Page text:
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Sunday, April 20, 2014

Studies of lumbar radiculopathy have typically focused on pain and function as outcomes, with very little reported on the time course and degree of improvement of numbness. While pain tends to be the most bothersome radicular symptom for most patients, numbness and paresthesia can also be troublesome. Based on anecdotal experience, surgeons have traditionally told patients that numbness improves slowly and unpredictably, though there has not been much data supporting this belief. In an effort to fill the knowledge gap surrounding numbness after surgery for lumbar radiculopathy, Drs. Huang and Sengupta reviewed the pain diagrams of 85 surgical patients with lumbar radiculopathy due to disk herniation and/or spinal stenosis. In addition to pain, patients were also asked to shade areas on the pain diagram corresponding to numbness and paresthesia. All patients had baseline pain diagrams as well as at least two more post-operative pain diagrams over one year of follow-up. Additionally, patients were stratified based on whether they reported radicular symptoms for more or less than 6 months. The authors reported that pain improved fastest and to the greatest degree, with marked improvement in the first 6 weeks, beyond which there was minimal improvement. Numbness and paresthesia never improved significantly from baseline, though there were trends towards improvement over the course of an entire year. The Oswestry Disability Index and SF-36 physical function scores improved significantly out to three months and then plateaued. Patients with a longer duration of symptoms tended to improve slower than patients with symptoms for less than 6 months. These findings effectively confirmed what surgeons knew from anecdotal experience—pain improved the most rapidly and completely while numbness and paresthesia tended to improve slowly and incompletely.

 

The authors have made an excellent first step in quantifying difficult to measure outcomes such as numbness and paresthesia. No prior study has done such a complete analysis of these symptoms, and the results of this study will be valuable to surgeons and other spine providers counseling patients about their likely outcomes following surgery. The current method of quantifying the number of pixels on a computer-based pain diagram is novel, and future studies should evaluate exactly what this is measuring. Further stratification based on the underlying diagnosis (i.e. disk herniation vs. stenosis) would also be interesting as the current subgroup analysis focused on duration of symptoms. Given that all of the short term symptom patients had disk herniation while the long term patients were a mixture of disk herniation and stenosis, some of the differences observed could be driven by differences in pathology rather than in duration of symptoms. Weakness is another bothersome symptom that has not been well-studied, and future rigorous studies evaluating the time course and degree of improvement of weakness in lumbar radiculopathy would also be important. Data on the natural history of numbness in patients treated non-operatively would also be interesting. The current paper offers an important evidence base for discussions about how pain and numbness will likely change following surgery for lumbar radiculopathy, and such discussions should help create realistic patient expectations.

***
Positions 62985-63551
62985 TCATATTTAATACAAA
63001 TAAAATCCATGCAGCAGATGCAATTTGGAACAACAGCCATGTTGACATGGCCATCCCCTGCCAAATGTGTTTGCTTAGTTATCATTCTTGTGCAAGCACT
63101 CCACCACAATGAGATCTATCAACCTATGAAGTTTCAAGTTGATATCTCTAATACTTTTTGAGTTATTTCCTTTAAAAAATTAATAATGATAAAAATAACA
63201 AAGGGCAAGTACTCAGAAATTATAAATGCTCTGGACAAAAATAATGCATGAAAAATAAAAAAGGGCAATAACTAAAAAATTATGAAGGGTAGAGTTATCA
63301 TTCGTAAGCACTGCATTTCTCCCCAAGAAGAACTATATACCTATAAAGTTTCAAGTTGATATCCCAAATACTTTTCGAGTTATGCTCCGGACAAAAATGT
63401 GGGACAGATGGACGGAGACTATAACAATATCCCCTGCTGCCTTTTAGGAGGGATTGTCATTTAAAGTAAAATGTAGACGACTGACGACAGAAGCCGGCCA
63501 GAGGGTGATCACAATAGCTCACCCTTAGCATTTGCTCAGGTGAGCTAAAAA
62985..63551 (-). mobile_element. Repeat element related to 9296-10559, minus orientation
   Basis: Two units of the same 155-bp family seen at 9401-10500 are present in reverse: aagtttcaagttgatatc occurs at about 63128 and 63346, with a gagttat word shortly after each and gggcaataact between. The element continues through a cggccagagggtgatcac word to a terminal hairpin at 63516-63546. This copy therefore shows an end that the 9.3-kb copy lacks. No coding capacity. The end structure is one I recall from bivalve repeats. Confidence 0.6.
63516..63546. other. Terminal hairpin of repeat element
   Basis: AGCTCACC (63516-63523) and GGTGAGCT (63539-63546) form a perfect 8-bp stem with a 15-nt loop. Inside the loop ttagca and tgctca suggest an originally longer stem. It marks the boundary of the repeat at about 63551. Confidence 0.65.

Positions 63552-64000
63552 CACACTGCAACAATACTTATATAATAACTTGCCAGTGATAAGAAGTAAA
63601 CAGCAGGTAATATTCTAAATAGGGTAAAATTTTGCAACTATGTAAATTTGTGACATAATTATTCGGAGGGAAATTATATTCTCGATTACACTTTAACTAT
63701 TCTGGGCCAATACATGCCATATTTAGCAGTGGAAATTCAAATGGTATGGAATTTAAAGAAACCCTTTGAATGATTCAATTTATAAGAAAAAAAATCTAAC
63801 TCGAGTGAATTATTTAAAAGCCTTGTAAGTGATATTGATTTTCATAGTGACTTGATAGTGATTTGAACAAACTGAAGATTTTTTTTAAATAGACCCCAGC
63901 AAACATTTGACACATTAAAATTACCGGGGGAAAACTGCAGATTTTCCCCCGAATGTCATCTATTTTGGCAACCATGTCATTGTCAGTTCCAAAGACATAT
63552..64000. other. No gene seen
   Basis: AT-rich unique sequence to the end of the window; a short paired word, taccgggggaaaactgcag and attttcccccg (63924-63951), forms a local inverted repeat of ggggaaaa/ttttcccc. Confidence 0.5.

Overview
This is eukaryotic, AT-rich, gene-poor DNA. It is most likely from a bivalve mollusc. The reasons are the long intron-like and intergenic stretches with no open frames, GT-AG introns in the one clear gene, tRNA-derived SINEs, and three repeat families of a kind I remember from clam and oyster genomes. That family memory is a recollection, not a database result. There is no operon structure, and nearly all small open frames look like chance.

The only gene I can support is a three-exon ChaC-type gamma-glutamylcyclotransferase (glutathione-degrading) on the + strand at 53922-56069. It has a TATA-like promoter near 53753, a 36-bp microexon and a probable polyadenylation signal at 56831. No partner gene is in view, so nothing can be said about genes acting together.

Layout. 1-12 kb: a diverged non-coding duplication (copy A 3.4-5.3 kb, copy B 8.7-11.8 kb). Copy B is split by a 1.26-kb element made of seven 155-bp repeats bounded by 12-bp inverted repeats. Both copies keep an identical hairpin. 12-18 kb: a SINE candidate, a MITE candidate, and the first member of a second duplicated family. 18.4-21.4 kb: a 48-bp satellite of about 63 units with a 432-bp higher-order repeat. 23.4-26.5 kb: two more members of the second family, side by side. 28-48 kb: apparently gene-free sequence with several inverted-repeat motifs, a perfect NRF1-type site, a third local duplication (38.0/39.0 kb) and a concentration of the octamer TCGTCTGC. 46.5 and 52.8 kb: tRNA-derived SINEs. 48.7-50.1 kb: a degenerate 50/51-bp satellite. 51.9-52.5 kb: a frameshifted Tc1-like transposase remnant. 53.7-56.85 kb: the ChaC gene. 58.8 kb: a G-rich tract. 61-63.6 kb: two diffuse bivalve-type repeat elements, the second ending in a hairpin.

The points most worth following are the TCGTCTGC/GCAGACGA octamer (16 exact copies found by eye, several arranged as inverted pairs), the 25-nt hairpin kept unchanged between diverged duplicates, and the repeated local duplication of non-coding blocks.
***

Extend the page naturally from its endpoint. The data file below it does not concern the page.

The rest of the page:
Please read Drs. Huang’s and Sengupta’s article on this topic in the April 15 issue. Does this affect how you counsel your lumbar radiculopathy patients pre-operatively? Let us know by leaving a comment on The Spine Blog.

Adam Pearson, MD, MS

Associate Web Editor


Thursday, April 10, 2014